Apart from the gradual change from Gothic to Renaissance ornament, the 16th century produced several changes in the design and construction of individual types. Chairs became slightly more common, though even in Elizabeth's own palaces, stools were the usual form of seating. From the box chair evolved a type in which the arms and legs were no longer filled in with panelling but which had plain or turned legs, with shaped arms resting on carved or turned supports. The backs of chairs were still panelled and decorated with carving and inlay or surmounted with a wide and richly carved cresting. Folding chairs, X-shaped and of varying construction, were also used. Chairs without arms, called farthingale chairs, were introduced in the early 17th century to accommodate the wide skirts, called farthingales, that were popular at the time. Farthingale chairs had upholstered seats and a low, rectangular upholstered back raised on short supports a little above the seat. Armchairs of similar design were made. Turkey work (a type of needlework) and velvet were usually employed for upholstery.
Characteristic of this style is the enrichment of every surface with flamboyant carved, turned, inlaid, and painted decoration, which strongly reflects the spirit of the English Renaissance. During Elizabeth I's reign there was a considerable and fairly widespread increase in domestic comfort, to be seen in improved construction, multiplication of types, and the tentative beginnings of upholstered furniture. A series of inlaid chests with perspective architectural scenes, often called nonesuch chests, were either imported from Germany or made by German workmen in England. They were influential in propagating the technique of inlaid decoration, which by the end of the century was being applied to every type of furniture.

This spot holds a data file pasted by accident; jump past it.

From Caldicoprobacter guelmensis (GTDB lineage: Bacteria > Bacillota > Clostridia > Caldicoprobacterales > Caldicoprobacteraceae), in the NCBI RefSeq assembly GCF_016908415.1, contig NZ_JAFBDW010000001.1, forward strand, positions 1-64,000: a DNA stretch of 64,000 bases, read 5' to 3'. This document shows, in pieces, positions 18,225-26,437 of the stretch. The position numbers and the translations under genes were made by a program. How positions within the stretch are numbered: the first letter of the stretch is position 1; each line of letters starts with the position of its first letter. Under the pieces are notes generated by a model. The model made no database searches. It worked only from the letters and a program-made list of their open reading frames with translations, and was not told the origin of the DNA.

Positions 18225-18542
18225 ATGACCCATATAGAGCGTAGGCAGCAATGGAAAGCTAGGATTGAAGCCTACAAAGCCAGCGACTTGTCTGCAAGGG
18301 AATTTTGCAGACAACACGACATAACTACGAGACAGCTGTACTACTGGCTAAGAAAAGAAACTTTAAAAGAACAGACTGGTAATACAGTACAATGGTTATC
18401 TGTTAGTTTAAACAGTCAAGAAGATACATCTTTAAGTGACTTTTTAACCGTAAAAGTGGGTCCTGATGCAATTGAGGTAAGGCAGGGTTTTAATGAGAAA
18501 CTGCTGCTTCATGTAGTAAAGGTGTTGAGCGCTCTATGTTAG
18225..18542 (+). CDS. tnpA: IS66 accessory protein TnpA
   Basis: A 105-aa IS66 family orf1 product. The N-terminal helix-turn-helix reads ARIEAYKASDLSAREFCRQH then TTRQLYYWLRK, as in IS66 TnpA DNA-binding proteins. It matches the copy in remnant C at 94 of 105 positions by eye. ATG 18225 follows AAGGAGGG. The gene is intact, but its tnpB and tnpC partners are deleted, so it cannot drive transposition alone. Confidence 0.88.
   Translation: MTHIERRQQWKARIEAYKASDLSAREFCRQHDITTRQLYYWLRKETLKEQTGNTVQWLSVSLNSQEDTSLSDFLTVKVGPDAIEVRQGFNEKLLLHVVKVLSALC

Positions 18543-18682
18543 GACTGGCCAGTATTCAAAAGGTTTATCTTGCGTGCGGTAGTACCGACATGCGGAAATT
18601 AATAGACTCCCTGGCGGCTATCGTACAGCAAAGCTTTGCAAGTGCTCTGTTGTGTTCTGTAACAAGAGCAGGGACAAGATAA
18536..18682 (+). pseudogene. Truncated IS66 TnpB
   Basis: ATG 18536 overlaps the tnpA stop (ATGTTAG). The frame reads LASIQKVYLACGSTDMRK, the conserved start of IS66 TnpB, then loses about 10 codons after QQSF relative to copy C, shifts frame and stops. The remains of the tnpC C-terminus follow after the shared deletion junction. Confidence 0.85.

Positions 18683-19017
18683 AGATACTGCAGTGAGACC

Also found are pairs of solid slabs ornamented in high relief, carrying carved tops of marble or wood.Pompeian wall paintings show that plain, undecorated wooden tables and benches were used in kitchens and workshops, and some household possessions were kept in cupboards with panelled doors. Rectangular footstools, sometimes with claw feet, were used with the high chairs and couches. Small bronze tripods and stands were also items of Roman furniture. Clothes and money were stored in large wooden chests with panelled sides, standing on square or claw feet. Roman treasure chests were covered with bronze plates or bound with iron and provided with strong locks. Jewelry and personal belongings were kept in caskets, in small round or square boxes, or even in baskets.
Any content, trademark/s, or other material that might be found on the Snokey website that is not Snokey’s property remains the copyright of its respective owner/s.pointgreypictures.com
In no way does Snokey claim ownership or responsibility for such items, and you should seek legal consent for any use of such materials from its owner.